Tuesday, January 31, 2006

Big Brother, Rodman and informal learning

In local paper today (Brighton Argus) - I was interviewed at the Dennis Rodman (Big Brother) basketball game (season ticket holder at Brighton Bears). "It's a big bonus to see him here...I think Dennis is a Brighton kind of person with all his cross-dressing etc." I love basketball and one of the most exciting learning presentations I‘ve ever seen was at TechLearn 2002. Dave Hopla, a top US basketball coach, put 110 out of 111 shots through the hoop, astonishing, as he was also giving his talk to a couple of thousand people. He even shot backwards and over his head from 6 yards and still scored! 'What's this got to do with e-learning?' His message was pure - learning is about memory so practice matters. Ebbinghaus did the groundbreaking work and people like Roger Schank keep reminding us that the 'sheep-dip' experience is wildly unproductive, without follow-through and practice. This is why informal learning is so powerful, one learns through repeated practice.

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Anonymous cliveonlearning said...

I agree with wholeheartedly with the view that far too little emphasis is placed in training on repeated practice. A typical interviewing course is 75% theory, 25% role-play (mostly watching others). One practical exercise is only good enough to show how poor you are (the old conscious incompetence idea). Most skills need lots of practice, with some mechanism for correcting errors before they become habitual.

6:18 PM  
Blogger Nogbad said...

I can't argue that practice isn't the best way of learning but I wonder whether that's only available in informal learning? I wonder rather whether we spend too long training/teaching people that are too far from what they really need to learn? I'm think of the local council here - they put all their staff through ECDL because it looked good on their "Investors in People" paperwork but it was of little practical application to what most of these people need. this, of course, also imapcts on their motivation - invite me to learn about something I need or that interests me and I'm at the front of the queue, invite me to a session about fire extinguishers and however important it is you might not gain my full engagement.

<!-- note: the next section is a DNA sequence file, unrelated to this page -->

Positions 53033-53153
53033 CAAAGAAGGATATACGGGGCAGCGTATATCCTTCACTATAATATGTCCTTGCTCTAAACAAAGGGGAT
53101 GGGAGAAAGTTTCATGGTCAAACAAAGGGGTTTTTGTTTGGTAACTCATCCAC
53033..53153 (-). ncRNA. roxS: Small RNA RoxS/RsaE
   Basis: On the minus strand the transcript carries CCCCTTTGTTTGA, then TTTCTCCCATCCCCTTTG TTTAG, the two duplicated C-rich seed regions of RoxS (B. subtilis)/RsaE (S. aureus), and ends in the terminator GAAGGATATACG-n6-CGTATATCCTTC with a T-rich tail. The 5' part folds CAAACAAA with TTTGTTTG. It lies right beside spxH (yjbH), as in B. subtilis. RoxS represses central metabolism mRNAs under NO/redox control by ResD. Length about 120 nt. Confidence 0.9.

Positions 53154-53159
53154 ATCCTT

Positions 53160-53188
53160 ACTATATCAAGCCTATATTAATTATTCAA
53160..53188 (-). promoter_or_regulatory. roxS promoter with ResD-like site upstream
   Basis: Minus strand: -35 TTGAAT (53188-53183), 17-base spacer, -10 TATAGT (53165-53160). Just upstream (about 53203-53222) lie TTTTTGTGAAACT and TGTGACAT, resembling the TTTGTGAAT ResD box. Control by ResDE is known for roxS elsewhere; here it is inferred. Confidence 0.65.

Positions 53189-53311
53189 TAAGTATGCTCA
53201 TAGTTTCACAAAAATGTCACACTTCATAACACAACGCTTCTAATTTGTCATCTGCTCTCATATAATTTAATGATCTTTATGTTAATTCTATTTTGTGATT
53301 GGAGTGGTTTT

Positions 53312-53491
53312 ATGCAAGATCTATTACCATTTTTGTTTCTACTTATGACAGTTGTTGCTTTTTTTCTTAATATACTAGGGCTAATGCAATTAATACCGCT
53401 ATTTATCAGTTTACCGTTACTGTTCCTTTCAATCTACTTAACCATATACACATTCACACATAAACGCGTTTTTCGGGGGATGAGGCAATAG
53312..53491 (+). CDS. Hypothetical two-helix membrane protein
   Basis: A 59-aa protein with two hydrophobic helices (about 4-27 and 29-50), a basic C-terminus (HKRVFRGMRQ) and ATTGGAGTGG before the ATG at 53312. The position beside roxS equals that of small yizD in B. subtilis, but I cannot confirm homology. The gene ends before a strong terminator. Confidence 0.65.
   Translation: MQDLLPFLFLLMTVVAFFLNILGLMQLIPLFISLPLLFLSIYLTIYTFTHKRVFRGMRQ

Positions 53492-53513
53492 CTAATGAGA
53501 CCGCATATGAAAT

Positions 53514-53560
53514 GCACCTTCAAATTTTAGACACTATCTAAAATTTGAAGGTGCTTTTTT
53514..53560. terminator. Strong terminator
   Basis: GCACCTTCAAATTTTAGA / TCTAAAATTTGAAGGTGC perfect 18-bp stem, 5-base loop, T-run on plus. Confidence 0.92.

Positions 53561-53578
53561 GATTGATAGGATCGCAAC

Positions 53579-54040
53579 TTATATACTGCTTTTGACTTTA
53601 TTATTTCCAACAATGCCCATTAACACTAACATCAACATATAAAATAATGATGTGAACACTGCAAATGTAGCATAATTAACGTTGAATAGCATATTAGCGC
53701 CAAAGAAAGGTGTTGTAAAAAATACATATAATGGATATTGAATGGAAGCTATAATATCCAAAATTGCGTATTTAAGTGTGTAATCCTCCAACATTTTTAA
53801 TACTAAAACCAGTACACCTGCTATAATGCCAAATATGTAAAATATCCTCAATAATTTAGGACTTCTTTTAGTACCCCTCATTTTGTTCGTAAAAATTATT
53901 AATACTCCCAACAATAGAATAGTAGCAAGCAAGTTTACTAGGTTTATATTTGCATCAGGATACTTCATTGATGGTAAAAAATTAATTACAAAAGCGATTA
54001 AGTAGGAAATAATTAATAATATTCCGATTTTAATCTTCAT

8:06 PM  
Anonymous John Rogers said...

I don't think we are disruptive enough in our approaches to either formal or informal learning. It's all a bit nicey, nicey; safe and undemanding. High profile, high impact events are much more sexy to design and attend than the graft of practice, trial & error, feedback, practice..... Our world is driven by the exigency of short term demands and supply side controls, especially budgets which I think makes us - that is us that should know better - somewhat risk averse. I've talked at a couple of conferences recently about developing content-free corporate universities. This makes sense in the context that it's not more content that we need but better ways of encouraging learners to have a go. There is loads of content out there already which is good enough and often free, e.g. via Google. Our focus needs to be on finding creative ways of supporting and encouraging learning in whatever way works best for the learner, not the teacher. A genuine and sustained focus on the learner is what will change things. Should we close L&D functions as a first step?

10:46 PM  
Anonymous Anonymous said...

brilliant post I'm a huge bb fan from Canada

My page - Nieves

11:33 AM  

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